Nancy Sutton Pierce RN, Health Educator is the Founding director of Nancy Sutton’s House of Yoga and Radio Talk Show Host on The Conscious Living Show LIVE every Saturday 11a-12noon on KCNR 1460am You can reach Nancy at with your comment or questions.

As You Desire is proudly sponsored by Body Logic MD; helping both men and women restore their libido and vitality through hormone therapy, fitness and nutrition counseling.

A News Cafe, founded in Shasta County by Redding, CA journalist Doni Greenberg, is the place for people craving local Northern California news, commentary, food, arts and entertainment. Views and opinions expressed here are not necessarily those of

Dr. Nancy Sutton Pierce
Dr. Nancy Sutton Pierce’s eclectic background places her expertise in a league of its own. The compilation of her career as an RN, health educator, intimacy author, radio talk show host, and yoga therapist all fuel her passion as an International speaker and clinical sexologist. Earning her Doctorate degree in human sexuality has broadened her reach around the globe teaching Conscious Living Sexuality™. When not traveling the globe inspiring others, Dr. Nancy enjoys her home life with the love of her life for more than 30 years. They’ve raised three children and now bask in what she refers to as “the dessert of parenting” -- being grandparents. Website. Contact Dr. Nancy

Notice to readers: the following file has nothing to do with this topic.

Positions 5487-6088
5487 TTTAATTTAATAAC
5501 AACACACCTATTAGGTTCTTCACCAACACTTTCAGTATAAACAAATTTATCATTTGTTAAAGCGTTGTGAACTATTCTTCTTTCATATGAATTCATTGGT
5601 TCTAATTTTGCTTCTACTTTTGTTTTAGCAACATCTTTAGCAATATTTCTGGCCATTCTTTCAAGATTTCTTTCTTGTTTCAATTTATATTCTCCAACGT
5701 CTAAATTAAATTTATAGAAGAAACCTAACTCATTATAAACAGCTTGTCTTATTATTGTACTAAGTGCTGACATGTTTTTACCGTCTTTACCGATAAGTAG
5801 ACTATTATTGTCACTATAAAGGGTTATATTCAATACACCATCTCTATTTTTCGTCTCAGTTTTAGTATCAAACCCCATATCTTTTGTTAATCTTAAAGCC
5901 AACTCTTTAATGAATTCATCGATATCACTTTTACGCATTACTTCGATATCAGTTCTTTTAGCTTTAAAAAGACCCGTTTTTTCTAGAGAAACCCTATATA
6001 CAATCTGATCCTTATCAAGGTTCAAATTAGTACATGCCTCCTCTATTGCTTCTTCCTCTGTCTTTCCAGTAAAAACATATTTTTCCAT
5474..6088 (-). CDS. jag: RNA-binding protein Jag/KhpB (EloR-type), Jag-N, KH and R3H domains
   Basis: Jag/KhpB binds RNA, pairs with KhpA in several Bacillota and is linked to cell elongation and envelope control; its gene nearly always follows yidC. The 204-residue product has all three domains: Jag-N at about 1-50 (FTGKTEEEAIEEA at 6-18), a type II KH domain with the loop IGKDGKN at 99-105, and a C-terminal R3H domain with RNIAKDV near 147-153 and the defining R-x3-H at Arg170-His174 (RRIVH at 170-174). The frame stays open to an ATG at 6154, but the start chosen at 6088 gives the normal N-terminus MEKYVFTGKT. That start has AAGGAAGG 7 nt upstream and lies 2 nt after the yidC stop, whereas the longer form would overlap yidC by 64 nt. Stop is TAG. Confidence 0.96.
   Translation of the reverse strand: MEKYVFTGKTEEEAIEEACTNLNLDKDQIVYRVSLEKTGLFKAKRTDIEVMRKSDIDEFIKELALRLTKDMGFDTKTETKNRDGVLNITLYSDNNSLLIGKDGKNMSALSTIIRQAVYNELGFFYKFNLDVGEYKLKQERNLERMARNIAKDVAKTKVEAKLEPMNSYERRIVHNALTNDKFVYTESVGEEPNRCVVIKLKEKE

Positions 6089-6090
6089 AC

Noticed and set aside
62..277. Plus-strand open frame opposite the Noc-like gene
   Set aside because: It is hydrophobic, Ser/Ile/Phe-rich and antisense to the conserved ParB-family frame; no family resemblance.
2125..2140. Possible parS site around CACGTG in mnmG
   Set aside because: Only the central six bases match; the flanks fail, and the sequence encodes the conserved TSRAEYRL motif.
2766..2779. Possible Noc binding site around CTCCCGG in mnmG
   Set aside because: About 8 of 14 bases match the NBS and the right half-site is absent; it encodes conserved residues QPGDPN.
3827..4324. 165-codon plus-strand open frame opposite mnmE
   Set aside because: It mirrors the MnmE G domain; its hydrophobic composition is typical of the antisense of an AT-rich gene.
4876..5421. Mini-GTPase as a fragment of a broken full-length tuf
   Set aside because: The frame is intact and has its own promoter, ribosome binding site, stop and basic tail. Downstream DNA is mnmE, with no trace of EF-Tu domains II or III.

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13 Responses

  1. Avatar Ed says:

    Well stated, Nancy.

    If hormones can determine the shape of our genitalia, they can definitely influence how we think about our sexuality.

    When choosing a partner, more time should be spent narrowing the field to find someone more closely matched in sexual compatibility as well as sharing those other values one holds dear. If partners have already been chosen, sexual needs must be shared and possibly negotiated to understand and satisfy each other.

    Ideas, opinions and bodies change over time and so will the needs of each partner. Like anything else in life, it's an adaptive thing; or should be.

    I really didn't know what a girl (of similar age) was until I discovered them in the first grade. I still remember Alice, Paula and Renee. Then there was second grade…

    We are almost at the end of days for using a slide rule in an analogy.

    Have fun.

    • Hi Ed,

      Thank you so much for reading and commenting. The high level of intelligence and candor my readers have continues to impress and inspire me.

      And yes… guess I dated myself with the "slide rule" analogy… oops. I'll watch that, as many people might not know what that is any more.

      Stay sexy and curious!


  2. Avatar cuddlebug214 says:

    Hi Nancy! Great article. I always enjoy reading these. I never knew about homosexuality as a kid. There was a lesbian couple on the street I grew up on, but I always thought they were just girl friends living together. After all, my best friend and I planned on living on a ranch together when we grew up. 🙂 It just made sense. Of course there were a few crushes on boys (or men) but I generally thought they were useless except to tease. I was a late bloomer, but I never considered a same sex relationship. It just never crossed my mind. Now I am very content to have my husband as my only sexual partner.